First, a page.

Dr. Stork. The numbers are still alarming. It’s still the #1 killer of both men and women. Death rates are declining, which is good, so yes, we are making headway. But in some respects, we are doing worse. We’ve made advances in diagnosis. [Many] women most likely died of heart disease years ago but we might have thought it was from something else because we didn’t think of heart disease as a “woman’s disease”. In the last decade or so, there has been a new focus on women and heart disease and more progress is being made. But time is so limited with your doctor, so conversation is also limited and heart disease messages don’t always get out there. Media is doing a better job and I think our show is getting the word out. However, I’m concerned that if we don’t reverse our current obesity trend, it won’t matter how great our technology is — we won’t make the headway needed to continue to curb heart disease.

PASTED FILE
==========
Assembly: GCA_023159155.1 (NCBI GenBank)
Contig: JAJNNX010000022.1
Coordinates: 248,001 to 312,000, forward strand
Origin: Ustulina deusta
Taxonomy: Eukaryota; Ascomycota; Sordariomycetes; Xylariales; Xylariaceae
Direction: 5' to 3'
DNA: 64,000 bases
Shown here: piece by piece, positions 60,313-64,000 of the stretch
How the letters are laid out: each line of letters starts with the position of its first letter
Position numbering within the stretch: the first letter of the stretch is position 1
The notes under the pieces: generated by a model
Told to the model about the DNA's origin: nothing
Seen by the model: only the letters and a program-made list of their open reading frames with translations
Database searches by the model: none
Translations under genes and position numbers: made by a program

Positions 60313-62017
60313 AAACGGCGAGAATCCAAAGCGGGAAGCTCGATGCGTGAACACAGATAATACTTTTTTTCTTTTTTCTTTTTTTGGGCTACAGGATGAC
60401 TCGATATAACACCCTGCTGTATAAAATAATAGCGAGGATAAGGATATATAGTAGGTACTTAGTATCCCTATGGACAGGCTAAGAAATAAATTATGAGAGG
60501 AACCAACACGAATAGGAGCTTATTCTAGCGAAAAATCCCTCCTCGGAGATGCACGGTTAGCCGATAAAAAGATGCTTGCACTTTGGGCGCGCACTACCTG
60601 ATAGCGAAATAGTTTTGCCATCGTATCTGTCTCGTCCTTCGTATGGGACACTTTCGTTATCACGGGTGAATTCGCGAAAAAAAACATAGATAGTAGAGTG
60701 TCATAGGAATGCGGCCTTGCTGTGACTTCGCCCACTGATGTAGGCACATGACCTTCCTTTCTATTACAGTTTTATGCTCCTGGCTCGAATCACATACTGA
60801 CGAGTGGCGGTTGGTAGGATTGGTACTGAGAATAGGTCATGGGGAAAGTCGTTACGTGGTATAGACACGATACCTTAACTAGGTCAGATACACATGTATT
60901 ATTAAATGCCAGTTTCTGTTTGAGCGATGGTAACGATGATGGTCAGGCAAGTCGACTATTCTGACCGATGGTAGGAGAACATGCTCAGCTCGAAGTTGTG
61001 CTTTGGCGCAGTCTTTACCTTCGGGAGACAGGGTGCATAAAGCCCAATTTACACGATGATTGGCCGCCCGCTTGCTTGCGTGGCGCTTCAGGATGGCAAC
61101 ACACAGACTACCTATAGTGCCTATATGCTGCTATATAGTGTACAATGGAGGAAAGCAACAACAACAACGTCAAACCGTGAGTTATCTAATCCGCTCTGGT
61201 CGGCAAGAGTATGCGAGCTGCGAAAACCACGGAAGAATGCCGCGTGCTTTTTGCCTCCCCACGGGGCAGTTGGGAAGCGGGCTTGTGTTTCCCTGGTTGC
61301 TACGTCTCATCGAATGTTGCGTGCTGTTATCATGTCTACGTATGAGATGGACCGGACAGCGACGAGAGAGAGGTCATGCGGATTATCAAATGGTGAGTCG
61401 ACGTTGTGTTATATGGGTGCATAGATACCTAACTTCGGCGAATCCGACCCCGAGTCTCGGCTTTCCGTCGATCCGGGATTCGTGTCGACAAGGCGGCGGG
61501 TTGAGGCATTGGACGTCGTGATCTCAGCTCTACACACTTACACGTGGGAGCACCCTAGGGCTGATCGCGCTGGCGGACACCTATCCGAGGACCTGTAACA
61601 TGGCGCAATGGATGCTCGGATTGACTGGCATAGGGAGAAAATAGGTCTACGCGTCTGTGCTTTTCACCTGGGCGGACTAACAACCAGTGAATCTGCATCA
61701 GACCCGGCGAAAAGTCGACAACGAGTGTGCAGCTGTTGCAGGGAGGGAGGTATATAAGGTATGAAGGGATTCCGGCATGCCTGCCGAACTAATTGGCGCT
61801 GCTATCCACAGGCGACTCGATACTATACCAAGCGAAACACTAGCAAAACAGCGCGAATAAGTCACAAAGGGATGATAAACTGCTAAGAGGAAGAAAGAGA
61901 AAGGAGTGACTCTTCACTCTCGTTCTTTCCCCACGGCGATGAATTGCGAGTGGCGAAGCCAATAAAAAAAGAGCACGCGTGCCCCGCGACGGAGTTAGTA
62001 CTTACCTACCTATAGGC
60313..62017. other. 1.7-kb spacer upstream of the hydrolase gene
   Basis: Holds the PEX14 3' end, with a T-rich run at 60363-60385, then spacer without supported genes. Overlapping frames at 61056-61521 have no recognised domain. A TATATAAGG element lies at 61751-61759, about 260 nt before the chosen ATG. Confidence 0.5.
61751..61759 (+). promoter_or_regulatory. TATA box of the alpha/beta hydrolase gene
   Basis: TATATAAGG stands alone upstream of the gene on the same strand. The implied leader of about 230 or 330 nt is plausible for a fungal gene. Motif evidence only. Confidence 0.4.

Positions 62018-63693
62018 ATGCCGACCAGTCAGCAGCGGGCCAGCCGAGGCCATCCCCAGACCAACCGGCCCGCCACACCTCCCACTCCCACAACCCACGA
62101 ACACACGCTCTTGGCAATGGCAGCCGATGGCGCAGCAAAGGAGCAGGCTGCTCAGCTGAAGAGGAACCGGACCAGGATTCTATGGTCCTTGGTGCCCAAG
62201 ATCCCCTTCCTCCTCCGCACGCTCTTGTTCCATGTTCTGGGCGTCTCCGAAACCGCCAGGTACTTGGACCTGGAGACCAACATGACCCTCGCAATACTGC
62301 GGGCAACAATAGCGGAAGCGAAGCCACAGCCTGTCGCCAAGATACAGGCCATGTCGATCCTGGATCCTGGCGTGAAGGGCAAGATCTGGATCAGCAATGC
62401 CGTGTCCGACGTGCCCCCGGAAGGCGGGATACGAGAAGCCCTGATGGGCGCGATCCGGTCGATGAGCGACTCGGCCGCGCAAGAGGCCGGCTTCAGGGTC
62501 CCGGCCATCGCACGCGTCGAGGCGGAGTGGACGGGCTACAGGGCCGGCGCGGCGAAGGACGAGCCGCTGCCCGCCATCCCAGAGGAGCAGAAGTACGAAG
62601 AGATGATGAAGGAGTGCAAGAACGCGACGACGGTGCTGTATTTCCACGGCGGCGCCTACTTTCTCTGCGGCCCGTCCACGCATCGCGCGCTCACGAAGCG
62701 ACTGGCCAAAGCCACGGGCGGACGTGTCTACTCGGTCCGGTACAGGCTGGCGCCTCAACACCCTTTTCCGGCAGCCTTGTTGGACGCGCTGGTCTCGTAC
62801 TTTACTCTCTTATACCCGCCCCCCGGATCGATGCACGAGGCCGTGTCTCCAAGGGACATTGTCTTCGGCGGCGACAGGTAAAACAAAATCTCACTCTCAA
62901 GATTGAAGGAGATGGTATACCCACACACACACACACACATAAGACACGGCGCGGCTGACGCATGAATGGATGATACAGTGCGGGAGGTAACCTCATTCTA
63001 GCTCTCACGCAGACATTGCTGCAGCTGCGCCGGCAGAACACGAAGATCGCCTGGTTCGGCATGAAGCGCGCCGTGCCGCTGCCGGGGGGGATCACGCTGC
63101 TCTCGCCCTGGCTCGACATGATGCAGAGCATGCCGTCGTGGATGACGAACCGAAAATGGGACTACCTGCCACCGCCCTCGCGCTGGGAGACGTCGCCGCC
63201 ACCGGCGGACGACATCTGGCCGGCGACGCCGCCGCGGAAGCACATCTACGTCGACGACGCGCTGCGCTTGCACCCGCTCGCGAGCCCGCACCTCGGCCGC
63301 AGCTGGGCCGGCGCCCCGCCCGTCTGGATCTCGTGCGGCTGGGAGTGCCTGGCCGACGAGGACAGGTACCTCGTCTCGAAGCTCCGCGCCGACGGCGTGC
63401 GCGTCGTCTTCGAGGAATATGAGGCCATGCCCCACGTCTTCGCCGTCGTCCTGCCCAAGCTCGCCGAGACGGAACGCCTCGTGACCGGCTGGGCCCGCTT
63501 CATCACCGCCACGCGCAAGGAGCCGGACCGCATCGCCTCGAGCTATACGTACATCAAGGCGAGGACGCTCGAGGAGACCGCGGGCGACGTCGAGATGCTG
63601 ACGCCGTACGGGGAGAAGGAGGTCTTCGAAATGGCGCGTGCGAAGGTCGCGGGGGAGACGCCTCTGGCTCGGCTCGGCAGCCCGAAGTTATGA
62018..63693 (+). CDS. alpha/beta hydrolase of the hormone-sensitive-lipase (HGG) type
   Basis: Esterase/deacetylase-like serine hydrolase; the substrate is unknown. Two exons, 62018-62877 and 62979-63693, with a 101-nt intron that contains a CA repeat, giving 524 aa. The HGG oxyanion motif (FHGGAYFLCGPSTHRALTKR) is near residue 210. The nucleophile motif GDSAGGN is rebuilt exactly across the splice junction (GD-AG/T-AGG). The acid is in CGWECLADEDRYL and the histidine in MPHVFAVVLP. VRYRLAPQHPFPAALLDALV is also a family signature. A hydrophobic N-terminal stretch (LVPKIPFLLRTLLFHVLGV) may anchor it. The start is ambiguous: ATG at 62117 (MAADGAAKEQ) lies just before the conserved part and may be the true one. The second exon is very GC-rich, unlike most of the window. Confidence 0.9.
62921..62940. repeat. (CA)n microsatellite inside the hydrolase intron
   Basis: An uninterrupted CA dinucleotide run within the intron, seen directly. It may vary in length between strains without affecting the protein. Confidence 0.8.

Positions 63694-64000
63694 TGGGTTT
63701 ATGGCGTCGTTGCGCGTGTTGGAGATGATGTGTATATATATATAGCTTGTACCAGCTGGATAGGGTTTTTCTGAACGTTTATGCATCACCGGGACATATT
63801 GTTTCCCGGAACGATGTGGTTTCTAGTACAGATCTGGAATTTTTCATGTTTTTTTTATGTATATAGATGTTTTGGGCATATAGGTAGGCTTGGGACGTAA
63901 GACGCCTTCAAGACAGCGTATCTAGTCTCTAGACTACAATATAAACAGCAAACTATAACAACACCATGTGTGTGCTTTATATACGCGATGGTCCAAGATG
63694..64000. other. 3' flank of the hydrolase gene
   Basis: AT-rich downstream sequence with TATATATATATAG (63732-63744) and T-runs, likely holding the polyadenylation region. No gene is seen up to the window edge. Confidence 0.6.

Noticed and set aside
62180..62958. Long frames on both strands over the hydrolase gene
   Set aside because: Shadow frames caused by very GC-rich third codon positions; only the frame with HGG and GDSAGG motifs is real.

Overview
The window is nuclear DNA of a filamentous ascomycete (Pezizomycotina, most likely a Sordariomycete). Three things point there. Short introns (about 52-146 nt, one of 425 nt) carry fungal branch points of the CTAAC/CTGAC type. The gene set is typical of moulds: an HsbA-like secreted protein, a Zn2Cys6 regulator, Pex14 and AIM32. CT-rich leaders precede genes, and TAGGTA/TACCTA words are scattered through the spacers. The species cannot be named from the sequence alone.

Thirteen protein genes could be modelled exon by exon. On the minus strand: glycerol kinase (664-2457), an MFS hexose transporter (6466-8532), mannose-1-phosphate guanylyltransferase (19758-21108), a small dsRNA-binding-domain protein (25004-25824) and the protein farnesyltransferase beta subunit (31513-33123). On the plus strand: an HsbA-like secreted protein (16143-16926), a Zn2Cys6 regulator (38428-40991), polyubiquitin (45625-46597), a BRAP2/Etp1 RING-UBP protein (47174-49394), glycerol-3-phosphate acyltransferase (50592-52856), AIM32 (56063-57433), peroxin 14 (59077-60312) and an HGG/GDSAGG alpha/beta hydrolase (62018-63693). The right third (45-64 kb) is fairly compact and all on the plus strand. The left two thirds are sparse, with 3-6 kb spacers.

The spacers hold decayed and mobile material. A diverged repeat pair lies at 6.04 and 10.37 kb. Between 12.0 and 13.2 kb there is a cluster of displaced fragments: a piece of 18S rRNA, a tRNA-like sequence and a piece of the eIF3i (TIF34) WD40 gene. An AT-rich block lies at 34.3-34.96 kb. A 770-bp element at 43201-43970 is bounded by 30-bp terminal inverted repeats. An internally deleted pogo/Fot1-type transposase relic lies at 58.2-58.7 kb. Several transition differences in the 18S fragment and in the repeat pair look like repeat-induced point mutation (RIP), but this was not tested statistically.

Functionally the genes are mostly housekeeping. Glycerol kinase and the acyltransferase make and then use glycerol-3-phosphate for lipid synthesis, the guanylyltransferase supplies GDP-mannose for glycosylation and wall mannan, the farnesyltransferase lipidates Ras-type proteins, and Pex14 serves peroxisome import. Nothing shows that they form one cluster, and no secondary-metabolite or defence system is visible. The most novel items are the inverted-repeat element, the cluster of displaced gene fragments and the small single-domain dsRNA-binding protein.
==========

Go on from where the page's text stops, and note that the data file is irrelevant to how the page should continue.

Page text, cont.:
Let’s start with the doctor-patient relationship. What can be done to foster better communications there?